My prediction that there is very little chance that there will be another super-spike in oil prices may sound like good news, except as I already pointed out, the reason for us not to expect a super price spike very soon is the struggling global economy.  For the longer term, what this means is that Saudi oil exports will decline by possibly significant volumes, depending on how well they will perform in their effort to constrain domestic demand, which has been running at over 5% growth per year on average, for the past five years now.  If they can dampen that growth rate to maybe 3% per year, perhaps we will lose only about a million barrels per day of global net exports per decade, assuming that Saudi Arabia will continue to produce at current levels for many decades to come.  There will likely be an increase of perhaps two or three million barrels per day from Iraq in the next few decades, which should make up for that (if all will go well).

            On the demand for oil imports front, I think it is important to recognize that the EU, the US, and Japan, will likely continue to decrease their reliance on oil imports, due to varying factors, the most important of which is the stagnated economy in these countries and regions.  Increased production from US unconventional sources will also play a role, although we have to keep in mind the continuing decline in the North Sea region, as well as the coming decline in Gulf of Mexico production, which will decline at a similar pace that US unconventional oil will come online.  I believe it is reasonable to expect that demand for oil imports from these countries will decline by 2030, by about 3 million barrels per day.  In this assessment, I expect the economy of these countries to grow collectively at an average of 1% per year, while efficiency gains will amount to 1.5% per year, giving us an average net decline of .5% per year.  Currently, these countries and regions consume collectively about 35 million barrels per day, out of a total of 88 million barrels per day consumed worldwide according to EIA data.

            Increased demand for imports will mainly come from Asia, but it is important to recognize the slowing trend happening there.  Economic growth in Asia, excluding Japan should continue at a pace of about 4% per year, and if we are to adjust for 1.5% in efficiency gains there as well, we get average growth of 2.5% per year for oil imports until 2030.  Current consumption in the region is about 24 mb/d, excluding Japan.  So, by 2030, they should in the absence of a total global economic meltdown consume about 37 mb/d.  That increase of 13 mb/d, will in part be offset by declines in demand for imports from the US, EU and Japan of 3 mb/d.  It is possible that South America, Africa, Canada, as well as possibly Central Asia, could collectively bridge the gap of the 10 mb/d extra imports that Asia will have to source.  After 2030 however, I doubt that things will be so simple, because we are running out of places where there is still potential for production growth.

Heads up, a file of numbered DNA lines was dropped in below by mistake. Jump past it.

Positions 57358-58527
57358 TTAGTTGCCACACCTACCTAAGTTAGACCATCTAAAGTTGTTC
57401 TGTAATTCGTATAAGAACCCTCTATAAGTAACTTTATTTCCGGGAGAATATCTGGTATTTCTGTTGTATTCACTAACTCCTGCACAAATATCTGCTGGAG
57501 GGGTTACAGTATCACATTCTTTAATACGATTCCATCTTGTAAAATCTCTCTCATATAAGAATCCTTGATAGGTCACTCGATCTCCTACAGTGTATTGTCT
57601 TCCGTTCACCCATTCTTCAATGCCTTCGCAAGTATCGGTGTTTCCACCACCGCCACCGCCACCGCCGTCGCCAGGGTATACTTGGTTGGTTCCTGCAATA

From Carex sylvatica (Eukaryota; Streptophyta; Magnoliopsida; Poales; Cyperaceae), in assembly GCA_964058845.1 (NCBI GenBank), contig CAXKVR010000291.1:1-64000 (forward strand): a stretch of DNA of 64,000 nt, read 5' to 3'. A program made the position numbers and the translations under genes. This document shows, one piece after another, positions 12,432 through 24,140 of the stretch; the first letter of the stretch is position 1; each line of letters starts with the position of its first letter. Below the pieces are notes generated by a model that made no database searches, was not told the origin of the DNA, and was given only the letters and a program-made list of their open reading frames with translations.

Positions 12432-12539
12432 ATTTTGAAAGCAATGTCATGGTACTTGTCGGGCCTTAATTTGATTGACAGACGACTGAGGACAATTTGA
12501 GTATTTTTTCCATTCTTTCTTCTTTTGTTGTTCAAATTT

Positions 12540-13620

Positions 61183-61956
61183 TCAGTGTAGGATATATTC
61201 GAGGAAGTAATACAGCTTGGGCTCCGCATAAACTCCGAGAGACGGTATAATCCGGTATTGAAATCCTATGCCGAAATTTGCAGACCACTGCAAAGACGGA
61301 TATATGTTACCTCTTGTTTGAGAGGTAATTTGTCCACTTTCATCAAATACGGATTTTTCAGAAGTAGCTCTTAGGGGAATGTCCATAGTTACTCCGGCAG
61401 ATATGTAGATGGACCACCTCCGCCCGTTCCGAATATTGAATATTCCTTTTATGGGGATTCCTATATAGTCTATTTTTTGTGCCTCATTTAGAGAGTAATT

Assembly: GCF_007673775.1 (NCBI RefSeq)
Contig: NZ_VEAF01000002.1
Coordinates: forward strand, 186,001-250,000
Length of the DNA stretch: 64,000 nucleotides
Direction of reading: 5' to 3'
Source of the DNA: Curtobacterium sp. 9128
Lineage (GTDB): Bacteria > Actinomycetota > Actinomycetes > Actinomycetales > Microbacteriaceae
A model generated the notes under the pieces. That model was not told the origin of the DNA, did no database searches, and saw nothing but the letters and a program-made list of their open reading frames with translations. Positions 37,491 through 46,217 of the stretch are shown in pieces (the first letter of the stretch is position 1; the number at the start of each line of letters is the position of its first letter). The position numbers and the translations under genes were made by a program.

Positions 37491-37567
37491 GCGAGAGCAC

So as important as the story of Saudi oil production is, it is important to remember to draw the right conclusions.  Manifa is a piece of the puzzle which gives us reinforcement for the view I expressed in my book as well as in my blog. For reasons that no longer have anything to do with the size of government, or tax cuts, we are faced with a growth rate ceiling that is gradually moving lower (Read my March article on maximum potential GDP growth to 2030 Here for further clarification on the situation.  The most recent IMF growth outlook, seems to confirm my views).  With the US, EU, and Japan collectively growing at the painfully slow pace of 1% per year on average, while Asia will have to slow to 4%, from about 6% in previous years, we are looking at a painful future. Politicians in the west try to convince us that government spending and taxation are important, mainly because these are the only factors they have the ability to talk about and control, given their ideological constraints.  Unfortunately, it is becoming more and more evident that as far as our long-term economic trajectory, these issues are becoming more and more irrelevant.  The fact that Manifa is Saudi Arabia’s last giant field in their portfolio, yet to be fully developed is a far more important factor for the future than Romney’s tax cuts, Obama’s “Obamacare” and a host of other hotly debated issues.  This is something to consider, especially for the American electorate, which has been bombarded with a media blitz on these issues for months now, despite the fact that there are more important but unfortunately complex issues we need to deal with.

No comments:

Post a Comment